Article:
Greg Rudd, who was forced to share a bedroom in his youth with brother Kevin (which might explain a few things), has written a piece in The Australian under the headline “Let us vote for common sense”, wherein he calls for a new political party, the Common Sense Party, to replace Liberals and Labor. There will be no factions in the Common Sense Party and no career politicians, because people would only run at the urging of their friends. Why Mr Rudd believes the Australian people could be bothered to form a brand-new, nation-wide political party before they could be bothered to put a little pressure to reform on the two major parties is beyond me, especially one of them.
The truth is that people don’t really object to career politicians. Nor should they. Everyone braying for “democratic reform”, whether it’s the anti-establishment wave keeping Donald Trump atop the Republican Party’s popularity polls or whatever Greg Rudd is on about, is confused about what they really want from government.
Think about it really hard for a few minutes you realize that professional politicians are completely necessary. In absolutely no other industry is experience counted against a candidate. If you needed heart surgery you wouldn’t say to your cardiologist, “Don’t give me one of those career heart surgeons. You can’t trust those guys. Give me someone who’s not beholden to Big Medicine.” That would be ridiculous. The problem isn’t that politicians have too much experience. It’s that they’re not doing what we want them to do.
Which, just by the by, isn’t always fair criticism either. Populist/reform movements, like the Tea Party in the US, rage against the Republican Party for putting up “establishment” candidates for president — here think of Bob Dole, John McCain and Mitt Romney — blatantly ignoring the fact that each of those won their primaries by popular vote. It seems never to have occurred to the pitchfork crowd that most Republicans might actually prefer “establishment” candidates to their own rough fare. (Sarah Palin, Michelle Bachmann, and the like.) But the insurgents were much louder and more vulgar on social media, which they understood as entitling them to dictate terms to the Republican leadership. The democratic process be damned!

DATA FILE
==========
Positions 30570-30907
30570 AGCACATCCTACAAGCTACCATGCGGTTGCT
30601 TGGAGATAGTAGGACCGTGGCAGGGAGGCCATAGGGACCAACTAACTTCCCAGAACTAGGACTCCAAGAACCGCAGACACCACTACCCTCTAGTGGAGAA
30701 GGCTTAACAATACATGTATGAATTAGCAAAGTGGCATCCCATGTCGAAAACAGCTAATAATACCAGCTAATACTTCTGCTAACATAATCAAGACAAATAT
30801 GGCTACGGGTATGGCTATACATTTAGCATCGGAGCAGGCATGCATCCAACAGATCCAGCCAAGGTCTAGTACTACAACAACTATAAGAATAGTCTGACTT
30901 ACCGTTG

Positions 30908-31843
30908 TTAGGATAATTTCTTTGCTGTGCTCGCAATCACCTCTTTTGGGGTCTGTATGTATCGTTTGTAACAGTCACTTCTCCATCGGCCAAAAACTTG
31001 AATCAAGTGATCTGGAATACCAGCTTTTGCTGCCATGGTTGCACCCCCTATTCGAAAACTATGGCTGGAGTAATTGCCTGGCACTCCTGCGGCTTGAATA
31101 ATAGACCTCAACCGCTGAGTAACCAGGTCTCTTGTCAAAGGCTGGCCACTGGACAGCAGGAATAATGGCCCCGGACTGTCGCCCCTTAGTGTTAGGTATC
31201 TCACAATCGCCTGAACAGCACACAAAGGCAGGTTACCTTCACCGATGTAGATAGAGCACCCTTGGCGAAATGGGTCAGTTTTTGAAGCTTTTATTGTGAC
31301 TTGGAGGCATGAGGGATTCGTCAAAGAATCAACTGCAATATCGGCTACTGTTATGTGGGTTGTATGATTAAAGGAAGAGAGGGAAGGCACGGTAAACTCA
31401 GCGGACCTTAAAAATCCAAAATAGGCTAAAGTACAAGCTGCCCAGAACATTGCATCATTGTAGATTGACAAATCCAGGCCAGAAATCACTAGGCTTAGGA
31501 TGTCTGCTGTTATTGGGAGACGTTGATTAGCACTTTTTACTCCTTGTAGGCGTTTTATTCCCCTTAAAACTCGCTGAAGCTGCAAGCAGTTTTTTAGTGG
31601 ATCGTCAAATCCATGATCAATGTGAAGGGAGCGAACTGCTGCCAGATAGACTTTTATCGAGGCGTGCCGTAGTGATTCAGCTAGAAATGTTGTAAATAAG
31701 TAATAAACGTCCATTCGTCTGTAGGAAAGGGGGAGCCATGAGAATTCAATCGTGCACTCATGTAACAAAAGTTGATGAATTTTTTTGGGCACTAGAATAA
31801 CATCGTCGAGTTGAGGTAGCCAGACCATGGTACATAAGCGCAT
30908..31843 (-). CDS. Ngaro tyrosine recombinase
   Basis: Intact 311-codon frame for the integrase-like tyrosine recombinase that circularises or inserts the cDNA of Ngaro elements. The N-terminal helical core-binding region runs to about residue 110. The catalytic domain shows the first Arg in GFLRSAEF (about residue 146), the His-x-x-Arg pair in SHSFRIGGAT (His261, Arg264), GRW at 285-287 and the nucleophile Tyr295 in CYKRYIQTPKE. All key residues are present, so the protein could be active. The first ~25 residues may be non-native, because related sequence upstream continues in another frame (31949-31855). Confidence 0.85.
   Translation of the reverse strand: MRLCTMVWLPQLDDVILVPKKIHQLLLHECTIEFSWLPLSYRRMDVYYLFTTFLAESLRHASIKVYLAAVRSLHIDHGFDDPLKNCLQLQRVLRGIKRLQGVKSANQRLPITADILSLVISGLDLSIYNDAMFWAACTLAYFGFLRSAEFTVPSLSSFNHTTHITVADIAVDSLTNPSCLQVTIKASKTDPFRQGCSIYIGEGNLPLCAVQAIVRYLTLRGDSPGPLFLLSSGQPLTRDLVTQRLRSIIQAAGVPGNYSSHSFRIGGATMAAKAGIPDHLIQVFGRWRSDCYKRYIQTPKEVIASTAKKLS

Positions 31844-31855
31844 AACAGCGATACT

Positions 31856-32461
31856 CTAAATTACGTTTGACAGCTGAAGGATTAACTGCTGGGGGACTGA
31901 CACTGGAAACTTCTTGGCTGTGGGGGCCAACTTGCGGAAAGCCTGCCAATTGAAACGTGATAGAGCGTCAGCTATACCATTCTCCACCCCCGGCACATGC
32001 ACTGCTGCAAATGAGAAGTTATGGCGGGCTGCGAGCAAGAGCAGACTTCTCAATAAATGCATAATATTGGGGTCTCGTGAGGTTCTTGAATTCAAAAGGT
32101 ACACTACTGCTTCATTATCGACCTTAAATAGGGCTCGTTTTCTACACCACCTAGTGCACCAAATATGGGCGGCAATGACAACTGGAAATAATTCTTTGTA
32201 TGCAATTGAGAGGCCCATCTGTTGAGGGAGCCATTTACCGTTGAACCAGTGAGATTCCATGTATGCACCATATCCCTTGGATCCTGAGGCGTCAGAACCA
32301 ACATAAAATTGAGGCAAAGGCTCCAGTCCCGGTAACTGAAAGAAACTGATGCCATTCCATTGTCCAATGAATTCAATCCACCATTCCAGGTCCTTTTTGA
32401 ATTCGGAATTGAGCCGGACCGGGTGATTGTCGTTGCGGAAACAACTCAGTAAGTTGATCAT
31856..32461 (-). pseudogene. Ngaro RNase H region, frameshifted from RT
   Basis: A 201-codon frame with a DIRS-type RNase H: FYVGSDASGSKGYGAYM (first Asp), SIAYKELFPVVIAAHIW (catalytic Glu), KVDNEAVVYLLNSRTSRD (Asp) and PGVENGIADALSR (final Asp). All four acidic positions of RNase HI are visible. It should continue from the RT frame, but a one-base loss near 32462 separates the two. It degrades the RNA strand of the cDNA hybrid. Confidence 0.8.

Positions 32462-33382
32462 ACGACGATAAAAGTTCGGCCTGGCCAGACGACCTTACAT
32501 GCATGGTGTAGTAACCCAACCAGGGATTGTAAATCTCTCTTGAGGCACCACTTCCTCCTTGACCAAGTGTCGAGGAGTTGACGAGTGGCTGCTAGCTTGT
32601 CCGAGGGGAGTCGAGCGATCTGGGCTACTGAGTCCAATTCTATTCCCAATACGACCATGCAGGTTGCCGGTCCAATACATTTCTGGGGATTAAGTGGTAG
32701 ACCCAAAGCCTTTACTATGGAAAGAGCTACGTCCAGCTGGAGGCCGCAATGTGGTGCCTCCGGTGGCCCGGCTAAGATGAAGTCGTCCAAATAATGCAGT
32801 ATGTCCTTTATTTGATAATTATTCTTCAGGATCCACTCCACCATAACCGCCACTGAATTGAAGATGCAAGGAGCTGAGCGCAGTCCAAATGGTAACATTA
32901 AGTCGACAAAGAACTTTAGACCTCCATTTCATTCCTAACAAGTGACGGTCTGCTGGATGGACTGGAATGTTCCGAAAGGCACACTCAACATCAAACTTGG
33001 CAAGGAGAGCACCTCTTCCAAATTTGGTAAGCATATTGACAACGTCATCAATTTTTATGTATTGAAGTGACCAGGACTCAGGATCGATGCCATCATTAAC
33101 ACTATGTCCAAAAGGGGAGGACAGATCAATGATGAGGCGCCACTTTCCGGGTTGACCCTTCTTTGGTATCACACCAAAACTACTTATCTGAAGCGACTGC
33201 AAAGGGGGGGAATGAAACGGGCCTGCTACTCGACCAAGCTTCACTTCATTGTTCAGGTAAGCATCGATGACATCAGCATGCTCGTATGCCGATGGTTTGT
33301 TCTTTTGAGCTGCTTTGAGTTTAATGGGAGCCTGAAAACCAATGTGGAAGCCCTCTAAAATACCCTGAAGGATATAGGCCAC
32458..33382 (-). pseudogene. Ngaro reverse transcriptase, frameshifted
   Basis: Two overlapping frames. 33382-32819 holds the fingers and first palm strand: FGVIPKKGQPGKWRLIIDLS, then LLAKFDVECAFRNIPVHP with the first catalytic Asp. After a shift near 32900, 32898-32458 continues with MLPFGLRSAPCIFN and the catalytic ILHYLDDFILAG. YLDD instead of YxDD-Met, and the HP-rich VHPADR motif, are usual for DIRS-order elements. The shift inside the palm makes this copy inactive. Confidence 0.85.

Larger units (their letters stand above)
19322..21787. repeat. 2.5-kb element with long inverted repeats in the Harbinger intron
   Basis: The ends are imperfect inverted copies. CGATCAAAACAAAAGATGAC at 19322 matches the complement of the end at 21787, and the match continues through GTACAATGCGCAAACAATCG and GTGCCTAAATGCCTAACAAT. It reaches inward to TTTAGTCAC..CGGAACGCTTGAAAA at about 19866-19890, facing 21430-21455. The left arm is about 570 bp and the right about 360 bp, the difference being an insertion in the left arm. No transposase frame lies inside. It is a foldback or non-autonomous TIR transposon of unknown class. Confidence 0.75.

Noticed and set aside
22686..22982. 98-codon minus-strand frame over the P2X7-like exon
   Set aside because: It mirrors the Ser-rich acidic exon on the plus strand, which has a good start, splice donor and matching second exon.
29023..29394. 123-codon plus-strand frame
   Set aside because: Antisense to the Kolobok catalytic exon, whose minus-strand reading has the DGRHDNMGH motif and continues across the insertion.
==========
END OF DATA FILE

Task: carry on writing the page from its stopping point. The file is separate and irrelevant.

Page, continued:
But I digress. Enough of these romantic reformist gestures! As we said, if people cared enough about our democratic system to push for even the simplest, most localized reforms, we wouldn’t have to try to reinvent the wheel. (“Introducing iWheel: the smarter, faster way to wheel — from the people who brought you Google Thongs.”) The real problem is that we elect politicians to four-year terms and then are shocked when they don’t tax, ban, or cut everything we hate.